Value and Frugality: The Do-It-Yourself Decade

Have you decided to forgo the use of outside staffing firms for a while? Are you developing your own website? Have you decided to let hiring managers take on a bigger role in recruiting? Have you given up the recruiting ad agency? Are you looking for a bare-bones applicant tracking system? If so, you are not alone. More and more organizations are deciding to move away from expensive outside agencies and resources and to bring the activities that they used to farm out back inside. In part, this is a response to economic pressures that won’t ease up and the lower volume of work. But I think it also heralds the beginning of a new decade of cost awareness and frugality. The focus now is on value and return on the money spent. The last two decades of the 20th century were marked with excesses. Organizations made a lot of money and they spent it without much thought about what they actually got. Some organizations had dozens of agencies seeking out candidates, an ad agency placing ads in expensive media and on roadside billboards, and scores of recruiters internally. Most Fortune 500 organizations were bidding for applicant tracking systems that cost hundreds of thousands of dollars and worrying about how to do Internet searches for the elusive and increasingly expensive passive candidate. But times have changed, and with them our overall approach to recruiting and costs. With that in mind, here are some thoughts on how you and your company can be more innovative, effective, and frugal. Recruiting Advertising Agencies and Recruiting Websites Big agencies have big overheads. They support account executives, artists, web masters, designers, creative writers, researchers, and print and media experts. No matter what you need, you are paying at least partially for all of these. While the agencies did offer both information and access to media in the 20th century, the Internet has changed all of that. Information is readily accessed on the Internet, and almost anything you need can be found easily and, if not for free, for a very small amount compared to the “hidden” costs that you paid in the price of your advertising. Print advertising for recruiting is a small fraction of what it was, and for most jobs is not used at all. The job board and the corporate website have reduced the need for any print ads. Those organizations that do use print are probably not carefully assessing the number of actual viable candidates they get from each ad, nor the costs of each candidate. Were they to do this, they would quickly abandon print. The agencies have tried to do recruiting branding and web development, but their own cost structure has made this financially challenging. What You Can Do Work with your own marketing and advertising people to come up with an image and brand for your recruiting efforts. Then translate this into a really functional recruiting website. If you work in a large company, more than enough people come to the site every day who can be converted into possible candidates. If you use your corporate website well, you may not need to do much else in the way of advertising. If you need to drive traffic to your website, try piggybacking recruiting advertising on your product or service advertising. Or focus your advertising in specific places where the people you need to hire go. I will expand on this in another column. The website should be the hub of all your imagine building and recruiting activities. By doing a little work looking at the recruiting websites of some good organizations, you can begin to develop a concept and design for your own site. Many conferences and give advice and portray some best-in-class sites you can get ideas from. You can learn about good web design from a number of websites and books, as well. Take a look at Jakob Nielson’s books and website on web design. They are well written, and Nielson is regarded as the guru of designing usable websites. You can also use your own internal web developers to design a good recruiting website. Several smaller consultancies charge reasonable fees and will help design, develop and implement a recruiting site if you don’t have the internal staff available. By using a mix of your own time and resources, internal staff and a handful of outside consultants you should be able to create a good brand and a powerful website for your recruiting activities at a fraction of the cost of using traditional resources. Staffing Firms Do you really need an outside staffing firm? To use a staffing firm for the ordinary professional or non-professional hire is most likely wasteful. Staffing firms charge large commissions because they, too, have overhead to support. They have to source candidates, maintain offices and telephones, write contacts, bill you, and so forth. The premium you pay can only be justified when the position is critical, very hard to fill, or so confidential no one internally can know about it. What You Can Do Wean yourself off the lure of staffing firms. Sure, it feels good to pass the buck on to someone else and then sit back, but it isn’t cost effective or frugal. If you or your staff don’t have time to do the search, use other sourcing methods. These include getting the hiring manager involved in an active way to think of possible candidates and using employee referrals, the Internet, and alumni ó those who used to work for your firm. If you still can’t find the right candidate, hire a contractor or temporary recruiter for that specific job. If you hire them on a salary, rather than a commission, you can still get good quality candidates and save money. Whatever you do, take a look at how it could be done cheaper and for better value than it is now. In many cases this will mean that you need to get back in control and find ways to get whatever you need done by using a mix of inexpensive outside services and consultants, your own internal resources, and a big dash of creativity. We are indeed entering the do-it-yourself decade for many corporate services.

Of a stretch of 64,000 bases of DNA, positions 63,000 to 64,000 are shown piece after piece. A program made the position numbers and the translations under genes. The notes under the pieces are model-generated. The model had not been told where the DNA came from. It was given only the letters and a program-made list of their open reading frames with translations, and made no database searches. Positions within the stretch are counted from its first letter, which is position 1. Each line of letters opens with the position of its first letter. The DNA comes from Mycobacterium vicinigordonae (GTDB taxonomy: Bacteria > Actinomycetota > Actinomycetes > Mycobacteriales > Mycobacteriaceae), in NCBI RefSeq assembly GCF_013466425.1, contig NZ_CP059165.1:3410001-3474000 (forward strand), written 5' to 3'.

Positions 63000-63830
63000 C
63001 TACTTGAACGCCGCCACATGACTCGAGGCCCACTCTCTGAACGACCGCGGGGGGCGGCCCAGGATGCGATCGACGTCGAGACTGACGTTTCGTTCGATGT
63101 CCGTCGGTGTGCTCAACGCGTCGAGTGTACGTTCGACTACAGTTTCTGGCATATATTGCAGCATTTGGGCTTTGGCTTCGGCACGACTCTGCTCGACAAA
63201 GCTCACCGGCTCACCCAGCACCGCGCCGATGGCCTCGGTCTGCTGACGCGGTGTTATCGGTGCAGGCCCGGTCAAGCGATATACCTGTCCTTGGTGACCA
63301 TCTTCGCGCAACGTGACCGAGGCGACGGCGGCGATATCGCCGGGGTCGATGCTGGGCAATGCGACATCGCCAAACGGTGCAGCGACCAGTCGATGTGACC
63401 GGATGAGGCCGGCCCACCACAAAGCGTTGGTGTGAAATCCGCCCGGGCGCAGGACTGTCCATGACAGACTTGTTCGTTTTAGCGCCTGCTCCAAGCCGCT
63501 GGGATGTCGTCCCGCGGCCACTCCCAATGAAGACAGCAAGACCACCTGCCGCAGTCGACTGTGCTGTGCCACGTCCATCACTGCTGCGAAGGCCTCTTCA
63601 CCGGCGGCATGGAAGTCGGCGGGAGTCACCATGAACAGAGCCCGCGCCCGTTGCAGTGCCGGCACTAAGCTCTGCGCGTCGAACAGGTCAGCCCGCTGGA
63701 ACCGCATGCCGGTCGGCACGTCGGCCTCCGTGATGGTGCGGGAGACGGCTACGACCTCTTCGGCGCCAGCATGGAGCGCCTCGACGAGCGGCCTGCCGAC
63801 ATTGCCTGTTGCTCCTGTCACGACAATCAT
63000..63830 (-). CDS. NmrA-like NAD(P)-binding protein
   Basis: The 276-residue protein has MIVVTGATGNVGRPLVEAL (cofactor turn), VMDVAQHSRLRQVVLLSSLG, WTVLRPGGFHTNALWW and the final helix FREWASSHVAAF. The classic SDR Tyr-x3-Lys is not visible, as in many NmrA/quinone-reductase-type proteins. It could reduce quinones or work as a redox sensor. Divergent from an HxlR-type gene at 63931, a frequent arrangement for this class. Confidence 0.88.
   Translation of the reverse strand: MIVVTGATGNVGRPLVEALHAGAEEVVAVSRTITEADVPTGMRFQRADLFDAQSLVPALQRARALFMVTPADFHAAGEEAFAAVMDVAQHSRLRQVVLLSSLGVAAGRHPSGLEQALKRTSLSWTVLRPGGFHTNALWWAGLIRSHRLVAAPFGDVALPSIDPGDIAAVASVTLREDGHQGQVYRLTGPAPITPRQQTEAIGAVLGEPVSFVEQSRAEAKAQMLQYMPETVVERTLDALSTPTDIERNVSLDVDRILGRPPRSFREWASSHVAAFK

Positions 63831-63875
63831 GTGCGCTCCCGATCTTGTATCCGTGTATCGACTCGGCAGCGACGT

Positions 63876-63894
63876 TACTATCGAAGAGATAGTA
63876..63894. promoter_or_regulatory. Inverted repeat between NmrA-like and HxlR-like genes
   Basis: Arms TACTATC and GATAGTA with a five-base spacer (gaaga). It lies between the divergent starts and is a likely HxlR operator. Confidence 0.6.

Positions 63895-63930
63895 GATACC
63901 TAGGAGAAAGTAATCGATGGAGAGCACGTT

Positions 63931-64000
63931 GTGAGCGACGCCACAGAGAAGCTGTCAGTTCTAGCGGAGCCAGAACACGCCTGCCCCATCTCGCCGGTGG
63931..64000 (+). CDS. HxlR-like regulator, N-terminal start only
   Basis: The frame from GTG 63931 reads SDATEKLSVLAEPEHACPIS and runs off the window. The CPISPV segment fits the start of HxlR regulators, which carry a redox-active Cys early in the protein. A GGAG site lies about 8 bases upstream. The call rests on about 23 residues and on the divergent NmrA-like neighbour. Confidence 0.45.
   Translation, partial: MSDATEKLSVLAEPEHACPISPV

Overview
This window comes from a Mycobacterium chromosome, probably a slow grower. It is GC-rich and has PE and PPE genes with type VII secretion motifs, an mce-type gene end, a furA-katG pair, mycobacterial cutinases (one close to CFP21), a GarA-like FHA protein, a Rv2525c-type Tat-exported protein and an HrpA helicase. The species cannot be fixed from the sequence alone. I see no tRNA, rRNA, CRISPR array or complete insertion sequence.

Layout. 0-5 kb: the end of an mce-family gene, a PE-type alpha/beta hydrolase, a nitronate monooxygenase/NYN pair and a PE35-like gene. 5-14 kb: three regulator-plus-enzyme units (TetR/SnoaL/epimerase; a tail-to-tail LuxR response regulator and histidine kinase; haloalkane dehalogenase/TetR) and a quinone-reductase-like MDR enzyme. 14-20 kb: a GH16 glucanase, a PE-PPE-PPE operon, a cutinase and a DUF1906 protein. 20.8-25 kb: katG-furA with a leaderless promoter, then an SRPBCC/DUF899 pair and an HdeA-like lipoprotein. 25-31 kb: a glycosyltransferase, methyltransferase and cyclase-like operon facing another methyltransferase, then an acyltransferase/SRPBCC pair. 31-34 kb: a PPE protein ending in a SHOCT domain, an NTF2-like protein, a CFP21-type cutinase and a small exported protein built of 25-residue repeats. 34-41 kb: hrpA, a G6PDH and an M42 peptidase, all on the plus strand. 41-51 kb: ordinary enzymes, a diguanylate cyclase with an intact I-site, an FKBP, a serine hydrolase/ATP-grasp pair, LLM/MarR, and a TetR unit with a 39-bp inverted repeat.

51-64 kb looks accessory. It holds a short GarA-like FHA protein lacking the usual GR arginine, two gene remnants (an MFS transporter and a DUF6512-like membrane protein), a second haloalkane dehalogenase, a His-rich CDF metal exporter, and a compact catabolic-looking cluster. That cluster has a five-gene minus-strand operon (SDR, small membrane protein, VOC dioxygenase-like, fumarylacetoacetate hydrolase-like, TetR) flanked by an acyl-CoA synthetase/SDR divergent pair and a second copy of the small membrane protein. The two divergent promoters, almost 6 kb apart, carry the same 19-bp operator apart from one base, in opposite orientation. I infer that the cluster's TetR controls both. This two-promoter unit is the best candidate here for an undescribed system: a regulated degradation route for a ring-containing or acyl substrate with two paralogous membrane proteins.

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Kevin Wheeler is a globally known speaker, author, futurist, and consultant in talent management, human capital acquisition and learning & development. He has founded a number of organizations including the Future of Talent Institute, Global Learning Resources, Inc. and the Australasian Talent Conference, Ltd. He hosts Future of Talent Retreats in the U.S., Europe, and Australia. He writes frequently on LinkedIn, is a columnist for, keynotes, and speaks at conferences and events globally, and advises firms on talent strategy. He has authored two books and hundreds of articles and white papers. He has a new book on recruiting that will be out in late summer of 2016. Prior to his current work, he had a 20+year corporate career in several San Francisco area tech and financial service firms. He has also been on the faculty of San Francisco State University and the University of San Francisco. He can be reached at